"As I've said many times before, until ID is candidly and publicly defined
by its proponents, there is no use talking about it. You cannot fruitfully
argue about the presence or absence of something that has not been clearly
defined in a way that is uniformly understood by all discussants."
Your point is right on target. While I am not usually considered an IDer
(at least Phil Johnson does not regard me as one), I have attempted to
define this key word in an upcoming paper in _O&D_ (Dec 1997 issue, not out
yet) titled, "Design in Nature and the Nature of Design." The field of
study for which design is the distinctive subject-matter is engineering,
and (being an design engineer) I have approached it from this point of
To define _design_ requires first a distinction among three kinds of
theories of physical systems:
1. structural: what a thing _is_
2. behavioral: what a thing _does_
3. functional: what a thing _is for_
Functional theories are _not_ merely ways of organizing behavior;
understanding how a component of a system contributes to overall function
is not made explicit by its behavioral constraints. Rather, an additional
set of constraints for achieving a goal are essential to the _functional_
aspect of a system.
Design is related to theories of function and has three essential aspects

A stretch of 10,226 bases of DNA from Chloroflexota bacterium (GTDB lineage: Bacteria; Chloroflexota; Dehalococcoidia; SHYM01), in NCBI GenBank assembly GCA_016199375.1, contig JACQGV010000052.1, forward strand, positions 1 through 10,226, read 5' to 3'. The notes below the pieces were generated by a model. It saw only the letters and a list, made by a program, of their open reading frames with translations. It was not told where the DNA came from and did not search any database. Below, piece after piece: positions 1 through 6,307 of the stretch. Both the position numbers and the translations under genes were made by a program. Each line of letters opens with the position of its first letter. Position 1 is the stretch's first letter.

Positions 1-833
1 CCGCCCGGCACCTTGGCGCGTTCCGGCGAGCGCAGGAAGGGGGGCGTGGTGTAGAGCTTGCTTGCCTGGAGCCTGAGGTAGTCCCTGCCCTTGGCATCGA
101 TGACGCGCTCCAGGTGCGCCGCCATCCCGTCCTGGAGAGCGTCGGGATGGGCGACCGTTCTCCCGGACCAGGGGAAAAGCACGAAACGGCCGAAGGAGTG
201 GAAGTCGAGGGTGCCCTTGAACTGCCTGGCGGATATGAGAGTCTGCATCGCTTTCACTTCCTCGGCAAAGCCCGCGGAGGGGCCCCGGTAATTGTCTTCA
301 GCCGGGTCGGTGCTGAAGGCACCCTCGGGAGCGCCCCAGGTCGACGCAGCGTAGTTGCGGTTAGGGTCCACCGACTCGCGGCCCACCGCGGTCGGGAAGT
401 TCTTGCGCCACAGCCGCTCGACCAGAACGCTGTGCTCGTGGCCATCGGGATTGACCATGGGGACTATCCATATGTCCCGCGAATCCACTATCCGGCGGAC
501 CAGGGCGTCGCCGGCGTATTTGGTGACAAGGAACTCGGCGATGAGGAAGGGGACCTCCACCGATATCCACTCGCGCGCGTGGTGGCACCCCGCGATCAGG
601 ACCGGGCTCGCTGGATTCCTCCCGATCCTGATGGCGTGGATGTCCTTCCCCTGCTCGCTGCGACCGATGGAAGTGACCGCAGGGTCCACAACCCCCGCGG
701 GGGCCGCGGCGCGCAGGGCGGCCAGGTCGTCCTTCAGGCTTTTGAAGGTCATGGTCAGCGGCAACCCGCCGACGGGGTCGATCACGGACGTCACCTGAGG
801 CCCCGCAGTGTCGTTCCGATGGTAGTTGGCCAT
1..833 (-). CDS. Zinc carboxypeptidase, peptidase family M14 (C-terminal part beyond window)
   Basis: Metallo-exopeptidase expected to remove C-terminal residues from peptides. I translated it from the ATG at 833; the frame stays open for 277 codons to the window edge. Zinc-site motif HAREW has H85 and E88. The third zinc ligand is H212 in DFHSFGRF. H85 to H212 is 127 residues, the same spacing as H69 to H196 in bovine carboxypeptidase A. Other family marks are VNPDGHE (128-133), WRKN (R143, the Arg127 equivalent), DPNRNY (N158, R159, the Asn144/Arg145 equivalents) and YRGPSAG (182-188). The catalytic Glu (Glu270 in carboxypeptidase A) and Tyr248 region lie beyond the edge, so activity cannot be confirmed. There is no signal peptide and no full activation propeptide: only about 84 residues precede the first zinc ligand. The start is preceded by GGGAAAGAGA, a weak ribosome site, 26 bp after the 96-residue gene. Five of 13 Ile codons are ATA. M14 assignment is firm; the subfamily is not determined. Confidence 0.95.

to its definition:
1. a _representation_ of the domain of the design
2. a _non de facto_ state of affairs to be realized - that is, the _goal_.
3. a method or _plan_ for realizing the goal.
(The rest of the paper goes into more detail.)
"I'm still waiting for a candid and public answer to my question, Precisely
what does it mean to be 'intellinently designed'? Does it require an act of
"mind," or "hand," or both? That is, is it an act of conceptualization or
an act of assembly/form-imposing?"
"Intelligent design" is a redundant expression since design subsumes
intelligence. It requires, at least, the ability to envision some thing or
state-of-affairs that does not exist and devise means to realize it. I
would regard that as a mental act. If you follow M. Polanyi, knowledge from
doing ("hand") is still an intellectual achievement, though not fully
rational. We know more than we can tell. In this sense, it is both, plus
perception, which is also not a fully rational activity.
Related point: The hard part of artificial intelligence (AI) has turned out
to be perception, not cognition. Much of our intelligence consists in
perceiving and acting. Design involves perception, cognition and actuation,
but is driven by a goal and a plan, expressed in the language of the
representation of the domain to which the design pertains. In robotics, we
say it is "model-driven" and not purely "data-driven," though data
certainly affect design activity.
Dennis L. Feucht
American Scientific Affiliation Newsletter Editor
Great Lakes Rocket Society
14554 Maplewood Road
Townville, Pennsylvania 16360